Eventually, though, I burnt out. My love for soccer had become exhausting to the point where I needed to distance myself from the game. In my last year of high school, I played lacrosse. It felt odd but freeing to start all over again. While I never stopped learning in soccer, I enjoyed picking up new skills every day I played lacrosse. I hadn't played another sport competitively besides soccer since the third grade.

The physicality of lacrosse proved to be the most enticing aspect. I loved donning my helmet and chest pad as if preparing for battle. The crack of sticks like swords clashing. The satisfaction of cradling through a hit or a stick check to the side. Picking out a teammate through a forest of waving sticks trying to thwart you at every turn. The crunch of a body check. Whipping the ball into the corner of the net.

I loved the feeling of being bruised and battered after a game. If I wasn't aching after a game, I hadn't played well. After stripping off my gloves and elbow pads, I'd always scan the surface of my skin, looking for the red, blue, and purple discoloration of fresh wounds followed by the green, brown, and yellow of past ones. Bruises reflected my own spirit and durability. I bore them proudly.

Though lacrosse drew me away from soccer for a time, I discovered that both sports shared the same basic tenets. The feeling of brotherhood. The singular mindset in the huddle. It didn't matter who we were in school, on the field we were one unit with the same goal. Defend our own. Strive together.

I loved the intensity. The challenge of remaining level headed when tempers flared. Rather than trash talk, I liked to chat with opponents during games. The conversations served as a reminder of our common humanity. I found it was often the most effective means of defusing tension on the field. I would shake my head when my teammates let the heat get to them but I also understood where they were coming from.

I shared a mutual respect with my opponents, even when they didn't deserve it. I would always make sure to tell them "good fight," "good shot," or "great save." I never skipped a person in line after we bumped fists after a game, regardless of what happened during the game.

I don't just miss playing sports, I miss everything else that came with it.

I miss the bus rides after a game. The smell of sweat and fast food. Always trying to muster the willpower to do homework and always failing. Playing obnoxiously loud rap music in the back of the bus, occasionally the Spice Girls' "Wannabe." The laughter and yelling that made it nearly impossible to sleep on the way back home.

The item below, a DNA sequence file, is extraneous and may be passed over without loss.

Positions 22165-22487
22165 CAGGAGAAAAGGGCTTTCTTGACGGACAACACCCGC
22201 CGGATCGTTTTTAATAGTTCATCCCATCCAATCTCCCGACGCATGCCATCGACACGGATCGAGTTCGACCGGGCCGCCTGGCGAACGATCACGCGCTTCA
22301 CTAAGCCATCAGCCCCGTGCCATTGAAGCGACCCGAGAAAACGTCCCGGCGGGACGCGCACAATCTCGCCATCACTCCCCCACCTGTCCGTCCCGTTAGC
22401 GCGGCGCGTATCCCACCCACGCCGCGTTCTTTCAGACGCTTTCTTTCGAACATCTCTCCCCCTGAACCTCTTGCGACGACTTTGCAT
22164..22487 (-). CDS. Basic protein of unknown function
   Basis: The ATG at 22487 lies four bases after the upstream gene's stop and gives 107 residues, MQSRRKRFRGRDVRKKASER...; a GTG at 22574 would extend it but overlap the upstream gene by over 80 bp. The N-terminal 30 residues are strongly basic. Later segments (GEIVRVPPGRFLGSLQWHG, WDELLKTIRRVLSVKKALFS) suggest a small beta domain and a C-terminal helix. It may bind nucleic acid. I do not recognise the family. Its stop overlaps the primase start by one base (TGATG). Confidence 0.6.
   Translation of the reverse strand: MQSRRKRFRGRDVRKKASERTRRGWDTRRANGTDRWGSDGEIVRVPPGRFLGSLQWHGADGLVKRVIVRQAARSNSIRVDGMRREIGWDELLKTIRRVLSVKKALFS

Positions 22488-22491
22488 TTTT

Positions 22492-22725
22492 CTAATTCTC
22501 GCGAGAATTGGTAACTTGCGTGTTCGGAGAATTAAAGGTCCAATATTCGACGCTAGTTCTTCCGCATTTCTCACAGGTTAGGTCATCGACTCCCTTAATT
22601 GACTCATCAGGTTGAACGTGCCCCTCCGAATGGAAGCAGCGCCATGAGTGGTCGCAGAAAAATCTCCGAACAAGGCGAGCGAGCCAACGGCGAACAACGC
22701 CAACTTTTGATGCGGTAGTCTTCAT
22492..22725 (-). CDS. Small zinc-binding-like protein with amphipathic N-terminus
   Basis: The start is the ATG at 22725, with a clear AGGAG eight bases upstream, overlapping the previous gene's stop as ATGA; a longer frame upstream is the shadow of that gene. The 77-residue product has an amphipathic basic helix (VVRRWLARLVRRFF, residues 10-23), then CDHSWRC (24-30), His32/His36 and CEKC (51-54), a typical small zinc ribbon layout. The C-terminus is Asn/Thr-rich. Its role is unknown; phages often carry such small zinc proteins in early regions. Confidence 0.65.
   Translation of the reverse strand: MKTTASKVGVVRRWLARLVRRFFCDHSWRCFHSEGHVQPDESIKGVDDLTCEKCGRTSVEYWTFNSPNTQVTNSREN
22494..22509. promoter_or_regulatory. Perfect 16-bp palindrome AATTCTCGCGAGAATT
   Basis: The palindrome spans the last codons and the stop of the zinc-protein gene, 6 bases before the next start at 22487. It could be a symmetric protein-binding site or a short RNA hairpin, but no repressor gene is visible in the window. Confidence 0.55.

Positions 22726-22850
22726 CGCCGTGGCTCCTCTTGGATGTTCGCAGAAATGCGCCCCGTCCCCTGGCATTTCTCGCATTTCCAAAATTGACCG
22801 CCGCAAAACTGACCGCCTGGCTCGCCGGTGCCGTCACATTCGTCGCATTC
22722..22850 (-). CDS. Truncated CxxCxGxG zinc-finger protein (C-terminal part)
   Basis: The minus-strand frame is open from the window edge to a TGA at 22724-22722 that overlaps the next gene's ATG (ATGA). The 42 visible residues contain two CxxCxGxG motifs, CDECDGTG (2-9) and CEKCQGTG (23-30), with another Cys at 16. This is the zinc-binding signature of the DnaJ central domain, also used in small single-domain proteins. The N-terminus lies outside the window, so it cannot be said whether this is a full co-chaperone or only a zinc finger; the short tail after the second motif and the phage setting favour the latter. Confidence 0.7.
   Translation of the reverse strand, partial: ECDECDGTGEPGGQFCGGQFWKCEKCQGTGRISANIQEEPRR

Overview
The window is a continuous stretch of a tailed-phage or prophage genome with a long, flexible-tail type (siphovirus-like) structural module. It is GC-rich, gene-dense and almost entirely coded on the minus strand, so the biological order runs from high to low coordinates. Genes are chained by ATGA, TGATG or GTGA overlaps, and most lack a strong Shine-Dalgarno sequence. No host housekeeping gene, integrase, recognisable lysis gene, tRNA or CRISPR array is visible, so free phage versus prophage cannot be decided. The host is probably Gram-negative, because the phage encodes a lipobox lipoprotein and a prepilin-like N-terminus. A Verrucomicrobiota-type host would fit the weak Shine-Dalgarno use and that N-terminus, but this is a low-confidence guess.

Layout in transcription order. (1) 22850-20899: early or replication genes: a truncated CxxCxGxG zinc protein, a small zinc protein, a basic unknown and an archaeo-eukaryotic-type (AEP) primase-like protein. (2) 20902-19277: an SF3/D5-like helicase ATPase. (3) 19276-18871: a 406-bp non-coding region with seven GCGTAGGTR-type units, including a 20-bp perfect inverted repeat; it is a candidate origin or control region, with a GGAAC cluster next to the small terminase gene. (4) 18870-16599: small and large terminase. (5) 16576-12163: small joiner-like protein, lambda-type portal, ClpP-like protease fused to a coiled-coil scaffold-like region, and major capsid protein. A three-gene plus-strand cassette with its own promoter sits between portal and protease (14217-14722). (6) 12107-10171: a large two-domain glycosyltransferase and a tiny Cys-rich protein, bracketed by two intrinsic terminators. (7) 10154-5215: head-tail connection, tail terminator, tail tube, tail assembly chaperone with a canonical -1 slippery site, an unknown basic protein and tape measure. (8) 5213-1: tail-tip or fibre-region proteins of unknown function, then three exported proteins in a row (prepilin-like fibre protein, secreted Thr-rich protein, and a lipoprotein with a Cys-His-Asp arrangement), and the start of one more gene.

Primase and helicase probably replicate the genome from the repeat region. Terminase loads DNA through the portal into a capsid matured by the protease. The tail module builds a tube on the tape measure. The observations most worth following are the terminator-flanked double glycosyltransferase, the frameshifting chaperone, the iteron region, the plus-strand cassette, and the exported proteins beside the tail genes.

I miss the road trips to Portland and California. Five or six teammates packed into the back of a red 2013 Ford Expedition EL. Not exactly the most fuel efficient car, about fourteen miles to the gallon, but it packed a massive thirty-four-gallon tank. The main redeeming quality was a built-in television screen. We'd hook an Xbox 360 up to cut down on the monotony of the five to a six-hour car ride. Playing FIFA in the backseat, yelling at the top of our lungs whenever someone scored. It's a wonder my parents were ever able to focus on driving.

For a brief period, I pondered playing soccer in college. I attended college recruitment camps but I discovered that I didn't want to pursue it to that degree. It felt wrong though to stop playing entirely. When I started university in the fall, I assumed I would join an intramural team but I quickly became overwhelmed by the transition to college and missed my window. Not wanting to lose out completely, I joined a student newspaper and volunteered to cover sports. I yearned for some semblance of the life I missed.

Now I sit on the sidelines, merely looking on. I've never been much of a spectator. I'd much rather act than watch. I can't help but scrutinize the decisions of players on the field. It's not that I think I could do better, I just want the chance to try. And while I do miss playing, writing about sports has its merits as well.

I enjoy telling the story of a game. Depicting the struggle of two teams pitted against each other. Though it's been done time and time again, each game is still unique in character. It may only last a couple of hours at most, but it features the same amount of drama and action as any world-class motion picture. I like watching how players make quick decisions. As a player, your vision is often limited. Watching from the stands provides the full picture of the field of play.

Writing about sports brings me back to my history class where I would present on ancient battles (I know, sounds a bit nerdy for a sports article). I write about coaches and players in the same way as generals and soldiers, waiting to see if their strategies come to the fruition. Watching them improvise and adapt to changes during the flow of battle. Ultimately, one side will prevail and be immortalized in the annals of history, whether it be on the local or world stage.

I'm not ready yet to leave the battlefield.

A piece is missing now. Part of me is always wishing to be out there, imagining myself out on the field. I just want to play the game.